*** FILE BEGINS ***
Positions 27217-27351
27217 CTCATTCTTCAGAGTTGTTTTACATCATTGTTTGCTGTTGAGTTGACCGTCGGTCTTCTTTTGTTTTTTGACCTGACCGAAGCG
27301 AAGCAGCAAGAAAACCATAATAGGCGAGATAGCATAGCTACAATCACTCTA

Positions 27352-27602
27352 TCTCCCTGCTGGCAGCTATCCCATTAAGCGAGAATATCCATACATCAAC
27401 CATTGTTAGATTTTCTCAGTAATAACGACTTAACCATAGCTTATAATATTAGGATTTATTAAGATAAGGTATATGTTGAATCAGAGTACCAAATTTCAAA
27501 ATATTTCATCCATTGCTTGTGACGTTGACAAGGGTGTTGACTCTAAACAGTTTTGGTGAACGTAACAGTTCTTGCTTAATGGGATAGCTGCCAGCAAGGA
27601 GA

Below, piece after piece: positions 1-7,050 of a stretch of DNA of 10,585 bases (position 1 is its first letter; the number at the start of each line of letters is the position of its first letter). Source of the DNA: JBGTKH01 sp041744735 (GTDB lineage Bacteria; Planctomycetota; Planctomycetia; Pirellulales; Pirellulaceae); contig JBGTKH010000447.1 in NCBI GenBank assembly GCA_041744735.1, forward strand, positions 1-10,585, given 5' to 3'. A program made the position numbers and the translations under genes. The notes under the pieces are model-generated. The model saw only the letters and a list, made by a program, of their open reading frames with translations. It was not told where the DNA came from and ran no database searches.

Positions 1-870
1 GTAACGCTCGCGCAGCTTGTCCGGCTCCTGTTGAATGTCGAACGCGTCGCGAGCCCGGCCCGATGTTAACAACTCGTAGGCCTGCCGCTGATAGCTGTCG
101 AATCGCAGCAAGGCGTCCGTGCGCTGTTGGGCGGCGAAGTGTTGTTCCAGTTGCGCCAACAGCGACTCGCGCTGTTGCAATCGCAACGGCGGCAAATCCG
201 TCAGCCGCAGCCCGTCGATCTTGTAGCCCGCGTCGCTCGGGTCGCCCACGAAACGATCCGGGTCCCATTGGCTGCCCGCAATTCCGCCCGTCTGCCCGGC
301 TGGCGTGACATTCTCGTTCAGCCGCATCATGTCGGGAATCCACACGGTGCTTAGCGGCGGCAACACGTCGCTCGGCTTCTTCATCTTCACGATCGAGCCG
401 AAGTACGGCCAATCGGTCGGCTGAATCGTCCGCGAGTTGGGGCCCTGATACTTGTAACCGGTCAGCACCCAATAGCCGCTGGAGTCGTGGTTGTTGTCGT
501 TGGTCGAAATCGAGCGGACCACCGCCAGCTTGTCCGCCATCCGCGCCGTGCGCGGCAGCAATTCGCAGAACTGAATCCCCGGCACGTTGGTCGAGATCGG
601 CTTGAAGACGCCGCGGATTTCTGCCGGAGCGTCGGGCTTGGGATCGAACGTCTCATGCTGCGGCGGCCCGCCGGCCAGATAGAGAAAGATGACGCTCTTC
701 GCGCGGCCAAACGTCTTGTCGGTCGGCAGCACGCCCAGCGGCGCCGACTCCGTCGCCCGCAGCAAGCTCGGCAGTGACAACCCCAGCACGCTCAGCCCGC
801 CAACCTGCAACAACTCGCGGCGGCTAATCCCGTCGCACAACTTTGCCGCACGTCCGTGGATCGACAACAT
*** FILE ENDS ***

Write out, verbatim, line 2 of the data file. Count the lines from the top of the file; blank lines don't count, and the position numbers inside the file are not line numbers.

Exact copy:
27217 CTCATTCTTCAGAGTTGTTTTACATCATTGTTTGCTGTTGAGTTGACCGTCGGTCTTCTTTTGTTTTTTGACCTGACCGAAGCG